Pisonia: The Tree That Kills Birds

An awesome majority of vegetation rely upon birds and bugs for seed dispersal. Vegetation appeal to pollinators by releasing fragrant compounds into the air, or by producing candy nectar that birds and bugs feed upon. Species of the Pisonia plant aren’t any totally different. They entice small birds to construct nests on its branches, and when the birds brush towards these seed-laden branches, the Pisonia’s sticky seeds get caught to the birds’ feathers. After a while the seeds fall off, ideally when the birds had travelled to a different island. However someplace alongside the Pisonia’s evolutionary historical past, one thing went horribly fallacious. As an alternative of utilizing the birds as vectors of pollination, the Pisonia finally ends up killing numerous birds by ladening them with a lot seeds that the poor birds are unable to fly away. They fall to the bottom and starve to dying, or get eaten by predators.

Black noddies nest on Pisonia timber in Heron Island, Queensland. Photograph: Christopheb / Dreamstime.com

Pisonia timber, additionally nicknamed “bird-catchers”, are present in tropical habitats, primarily islands within the Caribbean and Indo-Pacific. The timber produce lengthy seeds, coated with a thick mucous and tiny hooks that follow nearly something that brushes towards them. The seeds develop in giant tangled bunches, and every bunch can bear something from a dozen to over 200 seeds.

The Pisonia tree flowers twice a yr, and the timing of those occasions coincide—naturally via years of evolution—with peak seabird site visitors to the islands. These seabirds use the Pisonia for nesting, and when the younger ones hatch and fledge, the result’s usually tragic. The younger birds get entangled and entrapped within the sticky bunches. Even a handful of seeds can weigh a chicken down, making them unable to fly. They fall down and ultimately die of hunger, or turn out to be meals for scavengers. At different occasions, the birds die within the timber; their mummified corpses hanging from the branches “like macabre Christmas tree ornaments.”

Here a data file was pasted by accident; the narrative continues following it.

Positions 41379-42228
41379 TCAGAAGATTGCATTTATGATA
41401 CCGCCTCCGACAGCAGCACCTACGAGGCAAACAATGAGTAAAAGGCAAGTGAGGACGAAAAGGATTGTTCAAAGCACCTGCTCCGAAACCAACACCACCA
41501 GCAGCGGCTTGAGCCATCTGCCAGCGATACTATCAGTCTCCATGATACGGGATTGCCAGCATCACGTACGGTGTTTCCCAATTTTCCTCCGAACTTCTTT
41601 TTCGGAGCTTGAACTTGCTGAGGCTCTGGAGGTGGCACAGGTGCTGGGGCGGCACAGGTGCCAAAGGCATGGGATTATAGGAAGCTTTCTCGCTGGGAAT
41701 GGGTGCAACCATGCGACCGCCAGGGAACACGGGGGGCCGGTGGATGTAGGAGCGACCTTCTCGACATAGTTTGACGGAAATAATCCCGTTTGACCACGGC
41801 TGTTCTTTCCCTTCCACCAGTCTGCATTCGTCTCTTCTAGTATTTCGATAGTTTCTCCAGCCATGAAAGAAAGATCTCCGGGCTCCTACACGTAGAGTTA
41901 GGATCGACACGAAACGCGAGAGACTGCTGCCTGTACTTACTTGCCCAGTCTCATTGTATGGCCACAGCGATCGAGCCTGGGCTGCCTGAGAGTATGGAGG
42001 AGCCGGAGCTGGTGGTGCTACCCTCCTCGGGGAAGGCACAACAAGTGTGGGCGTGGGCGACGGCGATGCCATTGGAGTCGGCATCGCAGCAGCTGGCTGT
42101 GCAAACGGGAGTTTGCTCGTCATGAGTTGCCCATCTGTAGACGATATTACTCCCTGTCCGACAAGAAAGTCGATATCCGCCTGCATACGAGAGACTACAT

Seeds of Pisonia trees

Seeds of Pisonia timber. Photograph: Christopheb / Dreamstime.com

Seeds of the Pisonia tree are covered by a sticky resinSeeds of the Pisonia tree are covered by a sticky resin

Seeds of the Pisonia tree are coated by a sticky resin. Photograph: Scott Zona/Flickr

The Pisonia tree’s grisly conduct has a devastating impact on the chicken inhabitants. A research performed on seabird inhabitants on Cousin Island in Seychelles revealed that the Pisonia tree killed 1 / 4 of White Terns and practically a tenth of Tropical Shearwaters through deadly seed entanglement.

Scientists have questioned if there may be any evolutionary profit derived by the Pisonia tree by killing birds. One speculation said that the timber get elevated vitamins from the decomposition of chicken corpses that fall on the foot of the timber. However when Alan Burger, an ecologist on the College of Victoria, analyzed seedlings sprouting close to chicken carcasses on Cousin Island, he didn’t discover any proof that appeared to point that the seeds have been sprouting any higher. As well as, the tree obtained much more fertilizer from the chicken’s droppings and fallen eggs, indicating they have been price much more to the tree alive than useless.